Justifying the Use of MORE FORCE, Including Baton Strikes
November 21, 2011
In a Police State Like Modern America, Even Peaceful Resistance Is Considered Violence and Cause for Even More Brutality
As I’ve repeatedly documented, passive resistance is considered “violence” and aggression in today’s militarized police state.
For example, protesters peacefully linking arms is considered “violence” by the UC Berkeley police. And failing to get on the ground is grounds to beat a peaceful war hero so bad that his spleen is ruptured (and then denying him medical treatment for 18 hours).
Charles J. Kelly, a former Baltimore Police Department lieutenant who wrote the department’s use of force guidelines, said … After reviewing the video [of the pepper spraying of UC Davis students] he observed at least two cases of “active resistance” from protesters. In one instance, a woman pulls her arm back from an officer. In the second instance, a protester curls into a ball. Each of those actions could have warranted more force, including baton strikes and pressure-point techniques.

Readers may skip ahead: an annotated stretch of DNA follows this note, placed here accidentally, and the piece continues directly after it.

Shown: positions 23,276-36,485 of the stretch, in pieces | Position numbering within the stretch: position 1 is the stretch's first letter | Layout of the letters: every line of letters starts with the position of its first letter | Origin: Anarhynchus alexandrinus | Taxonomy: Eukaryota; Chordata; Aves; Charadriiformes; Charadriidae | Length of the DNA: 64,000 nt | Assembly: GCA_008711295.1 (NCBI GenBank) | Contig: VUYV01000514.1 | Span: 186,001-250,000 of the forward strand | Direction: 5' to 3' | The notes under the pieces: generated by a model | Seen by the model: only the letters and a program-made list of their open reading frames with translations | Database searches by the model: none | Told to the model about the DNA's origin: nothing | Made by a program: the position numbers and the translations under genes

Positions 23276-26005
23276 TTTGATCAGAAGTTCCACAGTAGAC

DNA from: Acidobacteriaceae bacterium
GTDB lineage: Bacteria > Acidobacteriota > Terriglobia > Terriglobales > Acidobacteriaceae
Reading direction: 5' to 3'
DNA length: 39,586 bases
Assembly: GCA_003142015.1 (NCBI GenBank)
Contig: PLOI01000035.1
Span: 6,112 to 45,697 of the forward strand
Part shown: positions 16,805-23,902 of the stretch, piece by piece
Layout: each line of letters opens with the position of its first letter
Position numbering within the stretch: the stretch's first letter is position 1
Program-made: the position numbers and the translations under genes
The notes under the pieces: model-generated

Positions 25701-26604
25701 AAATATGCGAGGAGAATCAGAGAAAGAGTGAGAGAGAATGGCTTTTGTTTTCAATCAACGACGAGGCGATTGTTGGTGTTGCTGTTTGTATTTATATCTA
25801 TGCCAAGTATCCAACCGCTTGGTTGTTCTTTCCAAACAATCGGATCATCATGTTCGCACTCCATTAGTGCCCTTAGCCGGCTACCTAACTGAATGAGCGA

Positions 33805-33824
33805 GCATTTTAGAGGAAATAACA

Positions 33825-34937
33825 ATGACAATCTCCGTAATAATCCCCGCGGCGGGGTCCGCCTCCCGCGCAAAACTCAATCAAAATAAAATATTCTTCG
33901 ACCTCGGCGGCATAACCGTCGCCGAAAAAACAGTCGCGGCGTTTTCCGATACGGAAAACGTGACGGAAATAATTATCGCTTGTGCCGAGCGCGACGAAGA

“What I’m looking at is fairly standard police procedure,” Kelly said.
So in today’s “standard” police state procedure, curling into a ball to avoid violence from police is considered “active resistance” which warrants more force, including baton strikes?
This article was posted: Monday, November 21, 2011 at 4:21 am